US World Cup Schedule 2014: Dates, TV Info, Live Stream and More

Sterling Xie@@sxie1281Correspondent IIJune 12, 2014

Can the Americans survive the Group of Death?
Can the Americans survive the Group of Death?Christian Petersen/Getty Images

The 2014 FIFA World Cup promises to provide an important litmus test for the progress of the United States soccer program. Drawn into the "Group of Death," the USA face an uphill climb against the trio of Germany, Portugal and Ghana.

However, after reaching the knockout round in two of the past three World Cups, group-stage exits are no longer acceptable. While Jurgen Klinsmann made waves by suggesting that winning the World Cup was impossible, reaching the round of 16 is certainly far from improbable.

Thus, this year stands as one of the most critical tournaments in the history of U.S. soccer. For fans wanting to catch the Americans' progress at the world's biggest sporting event, check out full TV and live streaming information below:

Team USA World Cup Schedule
DateMatchupVenueTime (ET)TVLive Stream
Mon, June 16Ghana vs. USAEstadio das Dunas, Natal 6 p.m.ESPNWatchESPN
Sun, June 22USA vs. PortugalArena Amazonia, Manaus 6 p.m.ESPNWatchESPN
Thu, June 26USA vs. GermanyArena Pernambuco, Recife 12 p.m.ESPNWatchESPN

So what should the U.S. expect from each of their Group G foes? Below are quick previews of how the Americans can earn points in all three matches.


Though ostensibly the squad the U.S. stands the best shot of obtaining three points from, Ghana have defeated the Americans in each of the past two World Cups. Once again facing their arch-nemesis, the U.S. could see a team that eerily resembles their own.

The Black Stars' strengths line up similar to the Americans in that they are anchored by their midfield but burdened by a young and suspect back line. Longtime Chelsea veteran and current A.C. Milan star Michael Essien is the biggest name, but he has plenty of support in Kwadwo Asamoah, Sulley Muntari and Kevin-Prince Boateng.

As the first opponent, the U.S. cannot afford to drop all three points in a loss.  As Sports Illustrated's Grant Wahl notes, teams that have lost the first game have rebounded to advance less than 10 percent of the time:

Going back to World Cup 1998, when the tournament expanded to 32 teams and just two teams per group were able to advance, only 9 percent of teams that lost their first World Cup game (4 of 46) advanced to the knockout stage. Meanwhile, a tie in the first game was hardly a killer—56 percent of those teams (20 of 36) advanced from their group.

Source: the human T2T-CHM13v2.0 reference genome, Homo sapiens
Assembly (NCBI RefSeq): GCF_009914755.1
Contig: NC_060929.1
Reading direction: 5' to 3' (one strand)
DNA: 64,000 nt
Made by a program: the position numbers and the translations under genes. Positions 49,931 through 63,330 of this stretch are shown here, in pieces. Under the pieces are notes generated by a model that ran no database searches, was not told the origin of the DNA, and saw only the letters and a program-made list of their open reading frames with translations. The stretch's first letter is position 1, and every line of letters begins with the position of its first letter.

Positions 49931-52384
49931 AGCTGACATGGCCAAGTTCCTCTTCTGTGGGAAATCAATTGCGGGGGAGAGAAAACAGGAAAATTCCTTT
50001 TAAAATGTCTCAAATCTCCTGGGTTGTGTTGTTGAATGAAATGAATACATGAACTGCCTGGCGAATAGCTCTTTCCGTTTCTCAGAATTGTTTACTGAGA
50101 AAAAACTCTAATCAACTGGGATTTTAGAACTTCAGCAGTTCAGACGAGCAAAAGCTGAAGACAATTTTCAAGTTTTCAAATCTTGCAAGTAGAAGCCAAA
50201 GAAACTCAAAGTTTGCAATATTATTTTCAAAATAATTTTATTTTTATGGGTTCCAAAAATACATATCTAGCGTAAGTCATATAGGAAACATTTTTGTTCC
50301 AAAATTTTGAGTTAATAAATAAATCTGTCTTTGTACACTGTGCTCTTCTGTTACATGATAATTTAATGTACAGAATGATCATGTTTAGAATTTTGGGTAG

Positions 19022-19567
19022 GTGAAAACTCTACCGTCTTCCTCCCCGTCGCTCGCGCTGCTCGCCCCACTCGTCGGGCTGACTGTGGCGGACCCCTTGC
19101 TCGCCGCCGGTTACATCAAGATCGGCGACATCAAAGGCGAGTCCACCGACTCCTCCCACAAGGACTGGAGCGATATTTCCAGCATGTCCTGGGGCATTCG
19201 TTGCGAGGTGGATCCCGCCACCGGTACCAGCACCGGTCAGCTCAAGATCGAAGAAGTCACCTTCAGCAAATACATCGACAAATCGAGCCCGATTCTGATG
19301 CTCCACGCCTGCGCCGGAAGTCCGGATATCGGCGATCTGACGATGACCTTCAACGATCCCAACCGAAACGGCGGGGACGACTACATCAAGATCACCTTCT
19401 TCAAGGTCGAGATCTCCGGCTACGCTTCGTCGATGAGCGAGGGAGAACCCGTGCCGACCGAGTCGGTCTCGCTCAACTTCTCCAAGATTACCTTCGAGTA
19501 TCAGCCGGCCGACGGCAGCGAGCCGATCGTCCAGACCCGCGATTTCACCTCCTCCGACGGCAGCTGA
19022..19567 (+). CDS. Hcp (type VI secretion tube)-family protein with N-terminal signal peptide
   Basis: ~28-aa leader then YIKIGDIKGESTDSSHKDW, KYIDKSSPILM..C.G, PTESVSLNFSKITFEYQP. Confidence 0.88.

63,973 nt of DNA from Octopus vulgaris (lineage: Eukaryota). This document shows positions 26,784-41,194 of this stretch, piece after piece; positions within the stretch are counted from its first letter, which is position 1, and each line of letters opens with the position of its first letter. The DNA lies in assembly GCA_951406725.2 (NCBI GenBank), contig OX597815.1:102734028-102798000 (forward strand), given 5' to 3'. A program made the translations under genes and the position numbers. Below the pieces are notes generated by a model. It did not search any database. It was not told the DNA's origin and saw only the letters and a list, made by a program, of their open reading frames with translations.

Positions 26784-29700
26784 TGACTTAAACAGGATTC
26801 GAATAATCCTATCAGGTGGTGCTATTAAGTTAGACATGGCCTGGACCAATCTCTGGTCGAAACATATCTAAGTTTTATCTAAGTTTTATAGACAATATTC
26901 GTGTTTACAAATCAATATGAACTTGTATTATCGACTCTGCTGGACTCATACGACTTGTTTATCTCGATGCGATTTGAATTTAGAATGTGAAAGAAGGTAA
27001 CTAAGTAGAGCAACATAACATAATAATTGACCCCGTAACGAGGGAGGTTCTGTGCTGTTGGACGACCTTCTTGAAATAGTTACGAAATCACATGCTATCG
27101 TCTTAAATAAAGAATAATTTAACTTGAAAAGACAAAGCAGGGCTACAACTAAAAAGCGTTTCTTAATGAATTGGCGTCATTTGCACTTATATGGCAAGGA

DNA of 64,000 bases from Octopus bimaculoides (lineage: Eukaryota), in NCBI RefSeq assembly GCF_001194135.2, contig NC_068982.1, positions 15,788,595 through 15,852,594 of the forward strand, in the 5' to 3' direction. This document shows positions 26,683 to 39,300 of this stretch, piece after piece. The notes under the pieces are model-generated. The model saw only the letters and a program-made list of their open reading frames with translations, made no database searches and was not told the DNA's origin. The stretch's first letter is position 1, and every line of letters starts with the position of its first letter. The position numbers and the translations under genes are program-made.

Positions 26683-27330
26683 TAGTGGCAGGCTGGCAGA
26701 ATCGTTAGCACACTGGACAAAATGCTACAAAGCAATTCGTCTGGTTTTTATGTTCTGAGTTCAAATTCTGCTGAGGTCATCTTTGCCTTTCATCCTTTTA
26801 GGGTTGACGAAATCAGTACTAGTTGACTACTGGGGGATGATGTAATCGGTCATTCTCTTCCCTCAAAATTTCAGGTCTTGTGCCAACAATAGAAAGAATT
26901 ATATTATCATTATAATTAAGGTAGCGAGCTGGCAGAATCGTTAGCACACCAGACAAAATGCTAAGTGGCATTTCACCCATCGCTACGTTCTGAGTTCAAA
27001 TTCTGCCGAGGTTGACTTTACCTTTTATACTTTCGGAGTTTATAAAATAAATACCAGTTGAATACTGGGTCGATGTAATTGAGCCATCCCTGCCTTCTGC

Look for Fabian Johnson to make the difference for the U.S. As a versatile hybrid midfielder/defender, Johnson possesses terrific vision capable of initiating the offense from either side of the field. Though he might play right back in Brazil, Johnson will have an important role in limiting forward bursts from the midfield, especially from Asamoah.


Portugal's star, Cristiano Ronaldo, is the obvious impediment here. Ronaldo has been dealing with a bothersome knee, but is apparently returning back to full health:

The Real Madrid superstar effectively dragged his side through qualification, scoring all four goals in their aggregate playoff victory over Sweden. Along with Manchester United's Nani, Portugal present a deadly attack up the wings.

However, despite their status as the No. 3 ranked team in the world, Portugal possess enough holes for the U.S. to stand a reasonable chance. The Portuguese have had chronic problems in the middle of the field and lapses in concentration have plagued the European side throughout qualification.

The Americans could take advantage of their strength in the middle. Michael Bradley and Clint Dempsey should have their best games of the group stage in this contest, and will have plenty of possession against a side that prefers to sit back and strike on the counterattack.

Aging Portuguese striker Helder Postiga is not nearly the force he once was, so the primary defensive onus will fall on outside backs Johnson and DaMarcus Beasley. Containing Ronaldo is one of the most difficult tasks in the world, so the Americans must limit the quality of his chances and live with the results.


There may be a slight advantage to playing the group's strongest side in the final match. If the Germans capture six points in their first two contests, they could theoretically have clinched the top spot in the group. Though that scenario is a bit far-fetched, that may be the Americans' best hope against a team full of world-class talent.

Joachim Low's side is absolutely stacked throughout. It's difficult to pick one player that stands out, but attacking midfielder Mesut Ozil could be Germans' most important playmaker. A traditional No. 10, Ozil had some difficulty assuming an increased burden at Arsenal, but believes he is fit to commandeer the German engine:

If the U.S. only need a point to advance, it will be interesting to see their strategy. The Americans might opt for the conservative three-defensive-midfielder diamond formation they employed in their final tune-up friendly against Nigeria. The U.S. won that game, 2-1, exhibiting excellent discipline and ensuring that no defender was ever left in a one-on-one situation.

Such a strategy might also be in effect against Portugal, but Germany has enough stars that the U.S. will probably need to play conservatively to protect central defenders Matt Besler and Geoff Cameron. The Germans' playmaking is difficult to repress, but if they execute as well defensively as they did against Nigeria, a draw becomes a very real possibility.


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